Would you support this kind of giving in your parish?

Actually it has little impact on the parish. Designating offerings to a particular line item only has a negative impact on the budget when the giving to that line item exceeds the line item - and this rarely happens.

It can have great impact if there is not enough undesignated money for necessary expenses like the pastor's salary/housing and pension contributions. I've known clergy who received less than full paychecks because there wasn't enough money. I had council members tell me about passing the hat at a council meeting so that they could pay the pastor. I was at a church where we let people "adopt-a-bill," and these bills were all paid. However, there wasn't always enough money to make the mortgage payment. Three times during my 11 years, we had to take action because we were being threatened with foreclosure.

Sorry Brian but I stand by my comments. My first degree was in accounting and I have the history of being called to two congregations that were virtually bankrupt when I arrived and both became very healthy financially under my leadership. Designated giving is, in the long term, good for the financial health of a congregation.

I don't disagree. The most financially secure congregation I served had 22 different accounts people could donate to. (No one knew there were that many until I compiled them -- and insisted that every account needed to have a report in the Annual Meeting.)

The problem is not designated giving, per se; but people's attitude about church and their giving. When a parishioner tells the treasurer, I'm designated all my offerings for utilities because I don't want to pay for the pastor; that is an attitude that is not healthy for the congregation.
« Last Edit: November 02, 2010, 08:44:36 PM by Brian Stoffregen »
"The church … had made us like ill-taught piano students; we play our songs, but we never really hear them, because our main concern is not to make music, but but to avoid some flub that will get us in dutch." [Robert Capon, _Between Noon and Three_, p. 148]

Richard Johnson

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Re: ELCA Fiscal Crisis continues into 2010
« Reply #249 on: November 02, 2010, 09:42:15 PM »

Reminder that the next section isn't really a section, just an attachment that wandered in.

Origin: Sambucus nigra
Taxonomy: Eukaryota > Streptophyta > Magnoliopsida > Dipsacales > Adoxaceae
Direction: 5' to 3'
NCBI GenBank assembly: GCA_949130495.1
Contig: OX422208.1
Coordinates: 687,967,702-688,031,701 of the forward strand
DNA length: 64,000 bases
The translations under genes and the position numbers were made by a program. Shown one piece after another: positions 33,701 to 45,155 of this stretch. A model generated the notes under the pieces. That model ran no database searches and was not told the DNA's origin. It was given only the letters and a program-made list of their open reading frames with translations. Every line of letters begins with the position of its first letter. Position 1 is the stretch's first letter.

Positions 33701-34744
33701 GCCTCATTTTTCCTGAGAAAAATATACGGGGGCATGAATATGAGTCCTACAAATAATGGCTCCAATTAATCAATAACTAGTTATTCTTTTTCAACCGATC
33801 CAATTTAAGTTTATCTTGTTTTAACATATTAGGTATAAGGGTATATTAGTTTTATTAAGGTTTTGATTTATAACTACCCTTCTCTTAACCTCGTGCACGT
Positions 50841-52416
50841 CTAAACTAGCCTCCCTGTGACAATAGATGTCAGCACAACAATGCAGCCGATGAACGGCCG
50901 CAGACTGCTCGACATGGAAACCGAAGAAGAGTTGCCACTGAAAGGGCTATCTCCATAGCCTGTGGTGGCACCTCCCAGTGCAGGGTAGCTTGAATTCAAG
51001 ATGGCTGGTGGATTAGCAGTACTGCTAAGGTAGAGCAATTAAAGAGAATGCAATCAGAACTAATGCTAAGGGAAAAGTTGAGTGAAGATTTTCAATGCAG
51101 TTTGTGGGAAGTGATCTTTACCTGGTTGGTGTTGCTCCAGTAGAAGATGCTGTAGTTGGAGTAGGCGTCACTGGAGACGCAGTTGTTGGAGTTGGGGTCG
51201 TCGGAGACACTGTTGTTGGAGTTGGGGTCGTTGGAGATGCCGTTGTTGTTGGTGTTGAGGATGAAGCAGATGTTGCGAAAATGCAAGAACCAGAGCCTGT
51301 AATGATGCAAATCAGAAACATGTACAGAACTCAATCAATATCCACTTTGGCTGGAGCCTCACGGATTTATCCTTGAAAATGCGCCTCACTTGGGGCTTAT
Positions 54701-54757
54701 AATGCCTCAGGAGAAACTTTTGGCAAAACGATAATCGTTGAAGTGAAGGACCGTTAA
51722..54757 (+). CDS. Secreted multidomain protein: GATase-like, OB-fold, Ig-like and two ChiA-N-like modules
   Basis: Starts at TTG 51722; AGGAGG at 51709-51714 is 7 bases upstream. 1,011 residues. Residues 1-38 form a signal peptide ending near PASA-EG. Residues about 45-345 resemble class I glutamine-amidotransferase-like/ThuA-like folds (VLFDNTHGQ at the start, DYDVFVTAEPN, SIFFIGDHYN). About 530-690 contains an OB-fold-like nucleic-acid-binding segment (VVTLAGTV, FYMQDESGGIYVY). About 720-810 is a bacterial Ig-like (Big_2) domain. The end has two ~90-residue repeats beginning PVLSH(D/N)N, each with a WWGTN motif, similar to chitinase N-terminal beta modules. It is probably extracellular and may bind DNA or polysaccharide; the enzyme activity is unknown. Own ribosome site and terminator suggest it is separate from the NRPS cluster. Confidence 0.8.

Nope. The fact is that we have officially called it "mission support" for decades. I can't be accountable for every word from the ELCA vice president. And I note that in the quote from the ELCA website "benevolence" is in parentheses, an aid to people who haven't caught on.  ;D

Nope. Go to the elca web site and do a search for "benevolence." You will find DOZENS of uses of the term. The first one on the list will actually be an official ELCA form of some kind which asks you to fill in a figure for "ELCA benevolence."

And I would say that IF there has been a conscious effort for "decades" (technically true; two decades) to change the language, it obviously hasn't worked and was probably misguided in the first place.
The Rev. Richard O. Johnson, STS

George Erdner

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Re: ELCA Fiscal Crisis continues into 2010
« Reply #250 on: November 02, 2010, 09:48:40 PM »
Nope. The fact is that we have officially called it "mission support" for decades. I can't be accountable for every word from the ELCA vice president. And I note that in the quote from the ELCA website "benevolence" is in parentheses, an aid to people who haven't caught on.  ;D

Nope. Go to the elca web site and do a search for "benevolence." You will find DOZENS of uses of the term. The first one on the list will actually be an official ELCA form of some kind which asks you to fill in a figure for "ELCA benevolence."

And I would say that IF there has been a conscious effort for "decades" (technically true; two decades) to change the language, it obviously hasn't worked and was probably misguided in the first place.